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Success a point of principle for Shakhtar

Thursday 29 November 2012 11.33 CET
Shakhtar celebrate a goal against Nordsjælland

FC Shakhtar Donetsk made European headlines – good and bad – as they clinched their place in the UEFA Champions League round of 16 on matchday five.

The 5-2 win against FC Nordsjælland in Denmark showed the ruthless streak in Mircea Lucescu's team, though Luiz Adriano subsequently received a one-match ban for violating the principles of conduct – after scoring the first goal of his hat-trick following a drop ball which was meant to result in possession being given back to the opposition. After the game, the striker, his coach and even the club's president apologised, with the Brazilian certain to get a fine from his club, who are eager to preserve their good image in Europe.

The whole incident could even have a positive outcome for Shakhtar, who are sure to redouble their efforts and increase their focus when they entertain Juventus next week, keen to ensure they stand out once more for their footballing abilities. Shakhtar have already attained their first target of the year by going through the group stage, but finishing off 2012 on a high now seems like a point of honour.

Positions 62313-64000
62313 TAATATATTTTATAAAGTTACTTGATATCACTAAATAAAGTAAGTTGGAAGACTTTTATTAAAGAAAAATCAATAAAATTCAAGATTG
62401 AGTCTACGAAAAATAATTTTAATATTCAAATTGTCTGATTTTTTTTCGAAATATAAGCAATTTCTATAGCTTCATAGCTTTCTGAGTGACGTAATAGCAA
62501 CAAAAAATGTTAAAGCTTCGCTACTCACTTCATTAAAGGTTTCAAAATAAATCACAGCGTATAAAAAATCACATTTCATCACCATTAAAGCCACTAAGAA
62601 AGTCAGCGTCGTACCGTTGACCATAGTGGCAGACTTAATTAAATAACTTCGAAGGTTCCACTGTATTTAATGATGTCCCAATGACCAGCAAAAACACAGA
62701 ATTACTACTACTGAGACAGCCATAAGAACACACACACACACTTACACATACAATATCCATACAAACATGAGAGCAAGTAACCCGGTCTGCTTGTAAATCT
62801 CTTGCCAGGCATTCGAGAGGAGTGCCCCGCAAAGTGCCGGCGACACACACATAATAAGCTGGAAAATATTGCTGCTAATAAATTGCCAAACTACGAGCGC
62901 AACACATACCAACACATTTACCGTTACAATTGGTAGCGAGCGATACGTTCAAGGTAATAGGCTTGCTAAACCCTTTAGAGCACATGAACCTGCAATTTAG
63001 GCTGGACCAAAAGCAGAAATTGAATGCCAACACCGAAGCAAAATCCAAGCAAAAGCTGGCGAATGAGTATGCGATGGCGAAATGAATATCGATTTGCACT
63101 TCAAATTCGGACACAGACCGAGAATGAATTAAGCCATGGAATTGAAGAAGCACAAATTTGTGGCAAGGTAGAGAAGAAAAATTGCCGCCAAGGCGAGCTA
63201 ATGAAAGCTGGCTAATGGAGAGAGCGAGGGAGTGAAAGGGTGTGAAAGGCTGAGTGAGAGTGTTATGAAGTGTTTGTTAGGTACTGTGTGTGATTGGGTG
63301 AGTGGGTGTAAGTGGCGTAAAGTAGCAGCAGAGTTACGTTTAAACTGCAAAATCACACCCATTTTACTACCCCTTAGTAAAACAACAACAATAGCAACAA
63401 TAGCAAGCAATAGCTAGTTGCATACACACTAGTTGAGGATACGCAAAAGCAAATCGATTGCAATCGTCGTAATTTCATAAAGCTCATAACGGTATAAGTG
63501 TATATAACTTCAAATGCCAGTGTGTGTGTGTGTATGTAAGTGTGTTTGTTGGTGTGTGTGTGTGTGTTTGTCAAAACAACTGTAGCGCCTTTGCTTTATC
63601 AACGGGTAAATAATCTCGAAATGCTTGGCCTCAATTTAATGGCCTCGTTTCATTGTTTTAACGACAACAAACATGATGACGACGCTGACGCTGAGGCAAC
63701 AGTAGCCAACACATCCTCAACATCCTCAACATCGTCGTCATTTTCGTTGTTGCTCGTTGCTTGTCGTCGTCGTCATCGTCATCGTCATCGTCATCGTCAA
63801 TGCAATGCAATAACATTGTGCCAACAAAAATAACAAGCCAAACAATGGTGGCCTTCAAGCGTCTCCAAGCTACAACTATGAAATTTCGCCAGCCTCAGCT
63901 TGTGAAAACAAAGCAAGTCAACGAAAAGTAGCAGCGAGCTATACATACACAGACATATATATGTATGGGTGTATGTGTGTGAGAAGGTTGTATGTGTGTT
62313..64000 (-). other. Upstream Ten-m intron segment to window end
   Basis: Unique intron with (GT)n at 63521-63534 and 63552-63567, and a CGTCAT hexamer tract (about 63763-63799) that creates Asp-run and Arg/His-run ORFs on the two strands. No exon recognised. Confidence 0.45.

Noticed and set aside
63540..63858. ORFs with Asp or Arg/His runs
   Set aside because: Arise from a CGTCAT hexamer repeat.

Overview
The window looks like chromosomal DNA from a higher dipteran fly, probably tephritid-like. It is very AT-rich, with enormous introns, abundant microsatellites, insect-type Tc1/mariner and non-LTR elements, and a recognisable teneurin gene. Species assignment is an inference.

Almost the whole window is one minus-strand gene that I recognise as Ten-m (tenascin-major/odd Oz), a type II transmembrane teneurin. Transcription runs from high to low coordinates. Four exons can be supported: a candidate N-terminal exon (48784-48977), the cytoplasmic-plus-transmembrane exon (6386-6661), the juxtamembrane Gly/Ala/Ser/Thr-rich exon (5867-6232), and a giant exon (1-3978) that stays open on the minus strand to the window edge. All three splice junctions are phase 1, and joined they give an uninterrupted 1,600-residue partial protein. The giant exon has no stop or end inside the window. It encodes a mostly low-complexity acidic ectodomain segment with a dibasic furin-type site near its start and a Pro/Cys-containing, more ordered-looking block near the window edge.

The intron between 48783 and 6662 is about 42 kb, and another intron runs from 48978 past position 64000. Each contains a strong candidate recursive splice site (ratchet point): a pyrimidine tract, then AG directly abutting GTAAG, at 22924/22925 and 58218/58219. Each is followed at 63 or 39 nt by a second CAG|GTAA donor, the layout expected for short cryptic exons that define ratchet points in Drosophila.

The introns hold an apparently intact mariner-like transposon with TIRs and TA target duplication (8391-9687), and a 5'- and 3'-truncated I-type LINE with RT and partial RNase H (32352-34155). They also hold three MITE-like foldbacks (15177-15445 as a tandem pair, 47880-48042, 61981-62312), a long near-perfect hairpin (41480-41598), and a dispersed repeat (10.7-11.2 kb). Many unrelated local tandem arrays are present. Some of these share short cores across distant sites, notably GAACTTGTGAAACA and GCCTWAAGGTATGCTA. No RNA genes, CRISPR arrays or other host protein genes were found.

Shakhtar drew 1-1 at Juventus on matchday two and might easily have won; they scored first and, while their hosts were level within two minutes, the Ukrainian side looked the more dangerous team for the remainder of the night – coming agonizingly close to a winner when Willian hit the bar in second-half stoppage time. That served as a message to Chelsea FC and Juventus that Shakhtar were not about to settle for a UEFA Europa League place.

Right after the group stage draw, Lucescu had stated his intention of reaching the round of 16 and, if that appeared a tall order given the pedigree of their Group E opponents, the Romanian coach has been true to his word. Holders Chelsea were lucky to leave the Donbass Arena with a relatively dignified 2-1 scoreline on matchday three, and doubly fortunate to beat the Pitmen 3-2 at home two weeks later with a late goal, on what was an off-night for goalkeeper Andriy Pyatov.

Luiz Adriano's transgression in Copenhagen may have overshadowed the win that put Shakhtar through, yet no one could say their success has not been richly deserved. That is no small achievement considering Shakhtar finished bottom of a section featuring FC Zenit St Petersburg, FC Porto and APOEL FC last term.

Whichever way you look at it, Shakhtar are having a terrific season: 21 victories in 24 competitive outings, with an aggregate score of 70-18; 11 points clear at the top of the Ukrainian Premier League, and on course for an eighth title since 2002.

Ukrainian championships, however, are no longer the limit of Shakhtar's ambition. In years gone by, just getting a group stage place was a feat, but ever since the Pitmen lifted the UEFA Cup in 2008/09, their horizons have grown. The only way they can top that is by winning the UEFA Champions League – and seeing how they have performed against two European heavyweights in this group stage, that no longer resembles an impossible dream.

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